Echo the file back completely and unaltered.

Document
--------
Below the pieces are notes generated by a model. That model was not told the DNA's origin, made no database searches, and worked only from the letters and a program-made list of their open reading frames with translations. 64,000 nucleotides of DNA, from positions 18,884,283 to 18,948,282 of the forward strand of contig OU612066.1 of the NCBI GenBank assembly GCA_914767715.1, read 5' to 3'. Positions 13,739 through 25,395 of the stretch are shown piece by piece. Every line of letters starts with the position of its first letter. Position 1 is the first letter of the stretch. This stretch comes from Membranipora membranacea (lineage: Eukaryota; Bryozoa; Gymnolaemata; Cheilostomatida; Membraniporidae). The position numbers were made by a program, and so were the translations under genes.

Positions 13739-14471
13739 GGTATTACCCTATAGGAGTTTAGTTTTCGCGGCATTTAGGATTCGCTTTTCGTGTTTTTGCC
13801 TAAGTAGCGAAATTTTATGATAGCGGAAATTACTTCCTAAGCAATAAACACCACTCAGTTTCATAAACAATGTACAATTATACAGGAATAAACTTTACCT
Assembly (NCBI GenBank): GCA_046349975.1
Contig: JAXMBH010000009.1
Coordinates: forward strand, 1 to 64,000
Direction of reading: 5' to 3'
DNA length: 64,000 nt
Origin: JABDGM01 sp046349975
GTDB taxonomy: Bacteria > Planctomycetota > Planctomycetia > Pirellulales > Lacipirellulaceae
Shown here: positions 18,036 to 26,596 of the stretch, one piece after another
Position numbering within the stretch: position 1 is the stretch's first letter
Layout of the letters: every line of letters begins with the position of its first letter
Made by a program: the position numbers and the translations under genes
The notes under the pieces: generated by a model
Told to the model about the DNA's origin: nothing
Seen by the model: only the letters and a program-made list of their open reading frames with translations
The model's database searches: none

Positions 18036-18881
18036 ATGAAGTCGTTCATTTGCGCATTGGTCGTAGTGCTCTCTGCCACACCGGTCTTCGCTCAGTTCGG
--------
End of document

Below the pieces are notes generated by a model. That model was not told the DNA's origin, made no database searches, and worked only from the letters and a program-made list of their open reading frames with translations. 64,000 nucleotides of DNA, from positions 18,884,283 to 18,948,282 of the forward strand of contig OU612066.1 of the NCBI GenBank assembly GCA_914767715.1, read 5' to 3'. Positions 13,739 through 25,395 of the stretch are shown piece by piece. Every line of letters starts with the position of its first letter. Position 1 is the first letter of the stretch. This stretch comes from Membranipora membranacea (lineage: Eukaryota; Bryozoa; Gymnolaemata; Cheilostomatida; Membraniporidae). The position numbers were made by a program, and so were the translations under genes.

Positions 13739-14471
13739 GGTATTACCCTATAGGAGTTTAGTTTTCGCGGCATTTAGGATTCGCTTTTCGTGTTTTTGCC
13801 TAAGTAGCGAAATTTTATGATAGCGGAAATTACTTCCTAAGCAATAAACACCACTCAGTTTCATAAACAATGTACAATTATACAGGAATAAACTTTACCT
Assembly (NCBI GenBank): GCA_046349975.1
Contig: JAXMBH010000009.1
Coordinates: forward strand, 1 to 64,000
Direction of reading: 5' to 3'
DNA length: 64,000 nt
Origin: JABDGM01 sp046349975
GTDB taxonomy: Bacteria > Planctomycetota > Planctomycetia > Pirellulales > Lacipirellulaceae
Shown here: positions 18,036 to 26,596 of the stretch, one piece after another
Position numbering within the stretch: position 1 is the stretch's first letter
Layout of the letters: every line of letters begins with the position of its first letter
Made by a program: the position numbers and the translations under genes
The notes under the pieces: generated by a model
Told to the model about the DNA's origin: nothing
Seen by the model: only the letters and a program-made list of their open reading frames with translations
The model's database searches: none

Positions 18036-18881
18036 ATGAAGTCGTTCATTTGCGCATTGGTCGTAGTGCTCTCTGCCACACCGGTCTTCGCTCAGTTCGG